The biggest story that would be perfect for satellite imagery is the ongoing slaughter in the Darfur region of western Sudan. The black Muslim population of this region is being terrorized, enslaved or driven out of their villages by paramilitary forces backed by the Islamist government based in Khartoum. Thirty thousand people have been killed and hundreds of thousands of refugees are being driven into camps in neighboring Chad and elsewhere. This is simply the biggest ongoing humanitarian disaster on this planet.

Someday, someone will find a way to use satellite imagery in a news story in an exciting and captivating way, so as to change the nature of TV news forever.

Like the Ethiopian famine of 1984, this is not a story the media wants to cover. There are ideological reasons for this, as there were in 1984, but there is also the problem that there is no convenient hotel, or other base, from which to cover the story. To put a reporter and crew out in the field in SUVs with mobile satellite hook ups, and with enough security to ward off the inevitable bandits, would cost an awful lot of money. A news chief would look at the costs and then, at his or her budget, and conclude that covering the story for a week would eat up his entire overseas operations budget for a year or more. He could send in a freelance team, but he would have little quality control over their product and, by the time they got back, their footage would be more than a week old, probably suited more to the History Channel than to a competitive news organization. Satellite imagery seems the obvious solution. One-meter resolution pictures will show that the village that was there last week was burned or otherwise destroyed. A smart producer could find enough experts, both in image interpretation and on the Sudan, to provide the viewers with context and narration of what the satellites are seeing.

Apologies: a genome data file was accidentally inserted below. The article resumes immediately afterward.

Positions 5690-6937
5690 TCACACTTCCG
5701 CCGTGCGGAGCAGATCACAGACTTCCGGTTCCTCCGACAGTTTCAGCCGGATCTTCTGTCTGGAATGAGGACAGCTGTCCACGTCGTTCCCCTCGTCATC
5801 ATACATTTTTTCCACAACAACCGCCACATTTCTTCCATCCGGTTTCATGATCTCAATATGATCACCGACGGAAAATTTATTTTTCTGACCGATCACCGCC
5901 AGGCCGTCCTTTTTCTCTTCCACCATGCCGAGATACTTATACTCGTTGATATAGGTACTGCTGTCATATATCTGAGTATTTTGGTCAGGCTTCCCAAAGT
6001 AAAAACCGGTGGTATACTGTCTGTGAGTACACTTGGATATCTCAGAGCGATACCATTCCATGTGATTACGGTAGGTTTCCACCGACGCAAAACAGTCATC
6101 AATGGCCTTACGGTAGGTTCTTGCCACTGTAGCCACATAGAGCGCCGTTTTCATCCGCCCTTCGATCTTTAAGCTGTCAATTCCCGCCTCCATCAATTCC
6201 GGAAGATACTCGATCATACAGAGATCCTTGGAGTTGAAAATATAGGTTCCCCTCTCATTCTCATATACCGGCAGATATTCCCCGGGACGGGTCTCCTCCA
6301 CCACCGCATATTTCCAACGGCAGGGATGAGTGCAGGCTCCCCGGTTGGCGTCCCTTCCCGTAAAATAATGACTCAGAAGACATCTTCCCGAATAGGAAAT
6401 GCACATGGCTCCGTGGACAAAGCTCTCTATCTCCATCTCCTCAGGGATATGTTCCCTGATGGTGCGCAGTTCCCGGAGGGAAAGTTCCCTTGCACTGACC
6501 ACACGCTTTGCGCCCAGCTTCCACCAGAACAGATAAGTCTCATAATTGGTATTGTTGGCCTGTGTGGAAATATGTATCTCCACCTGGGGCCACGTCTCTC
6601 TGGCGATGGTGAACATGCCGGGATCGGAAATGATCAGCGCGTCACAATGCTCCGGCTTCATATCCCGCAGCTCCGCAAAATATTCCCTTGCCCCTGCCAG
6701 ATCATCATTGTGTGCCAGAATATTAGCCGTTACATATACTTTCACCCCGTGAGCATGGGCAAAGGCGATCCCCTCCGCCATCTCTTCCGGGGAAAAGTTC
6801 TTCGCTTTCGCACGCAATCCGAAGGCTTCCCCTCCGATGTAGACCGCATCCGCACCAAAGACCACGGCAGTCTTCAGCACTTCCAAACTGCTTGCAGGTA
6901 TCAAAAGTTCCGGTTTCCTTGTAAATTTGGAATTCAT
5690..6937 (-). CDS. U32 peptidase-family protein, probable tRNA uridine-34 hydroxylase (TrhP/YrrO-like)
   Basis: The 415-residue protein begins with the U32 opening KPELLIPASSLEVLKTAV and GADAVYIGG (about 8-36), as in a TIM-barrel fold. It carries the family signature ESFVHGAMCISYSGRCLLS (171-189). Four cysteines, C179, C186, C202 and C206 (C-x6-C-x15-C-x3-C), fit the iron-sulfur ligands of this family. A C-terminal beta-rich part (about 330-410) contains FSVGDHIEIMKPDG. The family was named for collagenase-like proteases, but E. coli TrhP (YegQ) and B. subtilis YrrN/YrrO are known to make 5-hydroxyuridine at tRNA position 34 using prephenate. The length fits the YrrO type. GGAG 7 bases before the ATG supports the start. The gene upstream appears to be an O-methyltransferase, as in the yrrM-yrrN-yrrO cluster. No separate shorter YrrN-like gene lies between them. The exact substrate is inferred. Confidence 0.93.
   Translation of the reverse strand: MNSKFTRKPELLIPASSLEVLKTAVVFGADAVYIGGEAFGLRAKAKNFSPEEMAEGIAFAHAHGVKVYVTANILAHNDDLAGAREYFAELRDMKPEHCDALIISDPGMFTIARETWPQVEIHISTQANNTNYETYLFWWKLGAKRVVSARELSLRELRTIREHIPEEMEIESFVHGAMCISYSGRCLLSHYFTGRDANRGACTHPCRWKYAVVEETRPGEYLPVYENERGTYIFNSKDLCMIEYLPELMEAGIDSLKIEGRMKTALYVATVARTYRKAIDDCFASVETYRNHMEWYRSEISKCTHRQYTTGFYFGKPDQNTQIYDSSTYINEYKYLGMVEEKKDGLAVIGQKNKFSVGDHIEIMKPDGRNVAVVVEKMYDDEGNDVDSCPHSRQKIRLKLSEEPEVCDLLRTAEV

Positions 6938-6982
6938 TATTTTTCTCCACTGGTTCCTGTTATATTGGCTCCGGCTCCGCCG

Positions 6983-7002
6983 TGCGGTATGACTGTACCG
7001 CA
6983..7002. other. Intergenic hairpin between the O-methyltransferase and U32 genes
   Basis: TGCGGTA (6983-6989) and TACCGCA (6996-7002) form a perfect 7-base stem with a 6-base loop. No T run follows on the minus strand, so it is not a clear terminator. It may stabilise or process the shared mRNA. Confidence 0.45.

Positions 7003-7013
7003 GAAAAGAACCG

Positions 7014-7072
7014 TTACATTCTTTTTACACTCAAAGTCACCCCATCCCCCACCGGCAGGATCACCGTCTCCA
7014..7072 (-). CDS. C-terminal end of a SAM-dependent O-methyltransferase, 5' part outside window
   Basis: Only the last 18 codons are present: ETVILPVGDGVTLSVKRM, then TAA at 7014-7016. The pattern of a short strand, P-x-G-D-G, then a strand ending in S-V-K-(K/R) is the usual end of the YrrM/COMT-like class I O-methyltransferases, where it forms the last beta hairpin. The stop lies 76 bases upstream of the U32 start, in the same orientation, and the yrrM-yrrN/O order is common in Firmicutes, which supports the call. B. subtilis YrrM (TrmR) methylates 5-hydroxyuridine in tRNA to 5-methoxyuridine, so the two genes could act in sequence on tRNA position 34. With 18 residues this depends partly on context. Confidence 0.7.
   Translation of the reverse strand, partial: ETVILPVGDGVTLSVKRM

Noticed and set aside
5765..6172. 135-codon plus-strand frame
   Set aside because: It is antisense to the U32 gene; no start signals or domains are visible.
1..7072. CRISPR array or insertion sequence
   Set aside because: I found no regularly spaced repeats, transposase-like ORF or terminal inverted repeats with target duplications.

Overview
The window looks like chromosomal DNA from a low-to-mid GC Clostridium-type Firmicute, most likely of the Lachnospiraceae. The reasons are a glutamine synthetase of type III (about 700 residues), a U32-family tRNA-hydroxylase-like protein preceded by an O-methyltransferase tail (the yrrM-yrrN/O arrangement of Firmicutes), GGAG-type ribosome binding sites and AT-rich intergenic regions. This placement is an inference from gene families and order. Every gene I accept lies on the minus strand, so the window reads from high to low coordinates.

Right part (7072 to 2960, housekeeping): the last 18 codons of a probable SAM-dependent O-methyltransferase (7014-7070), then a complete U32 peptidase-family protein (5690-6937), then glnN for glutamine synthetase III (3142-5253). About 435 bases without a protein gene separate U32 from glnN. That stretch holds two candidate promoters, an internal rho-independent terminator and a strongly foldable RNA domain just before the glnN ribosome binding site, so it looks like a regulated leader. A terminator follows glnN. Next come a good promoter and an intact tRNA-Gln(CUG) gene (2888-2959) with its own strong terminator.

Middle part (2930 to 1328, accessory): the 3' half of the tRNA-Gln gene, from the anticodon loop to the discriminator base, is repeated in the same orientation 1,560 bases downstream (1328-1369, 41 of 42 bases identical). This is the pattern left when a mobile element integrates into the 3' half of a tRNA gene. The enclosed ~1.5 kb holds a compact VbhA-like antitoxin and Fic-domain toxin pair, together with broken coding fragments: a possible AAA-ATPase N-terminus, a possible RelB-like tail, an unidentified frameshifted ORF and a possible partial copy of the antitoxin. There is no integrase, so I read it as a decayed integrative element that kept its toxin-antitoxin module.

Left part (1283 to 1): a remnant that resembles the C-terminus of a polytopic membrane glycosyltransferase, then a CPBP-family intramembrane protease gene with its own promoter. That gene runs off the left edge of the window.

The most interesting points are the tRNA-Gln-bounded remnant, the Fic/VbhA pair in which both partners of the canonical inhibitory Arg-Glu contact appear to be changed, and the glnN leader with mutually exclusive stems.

No network has, so far, come up with a way to integrate commercial satellite imagery with an ongoing major news story. During the 2001 crisis over the US Navy EP-3 held by the Chinese on Hainan Island, the networks used a single image of the aircraft on the ground to illustrate their stories, but they failed to use other images of PLA air bases or of the weather conditions at the time of the incident to provide decent context for the story.

Someday, someone will find a way to use satellite imagery in a news story in an exciting and captivating way, so as to change the nature of TV news forever. When that happens, the commercial remote sensing industry will have truly come into its own but, until then, all we can do is to wait and hope.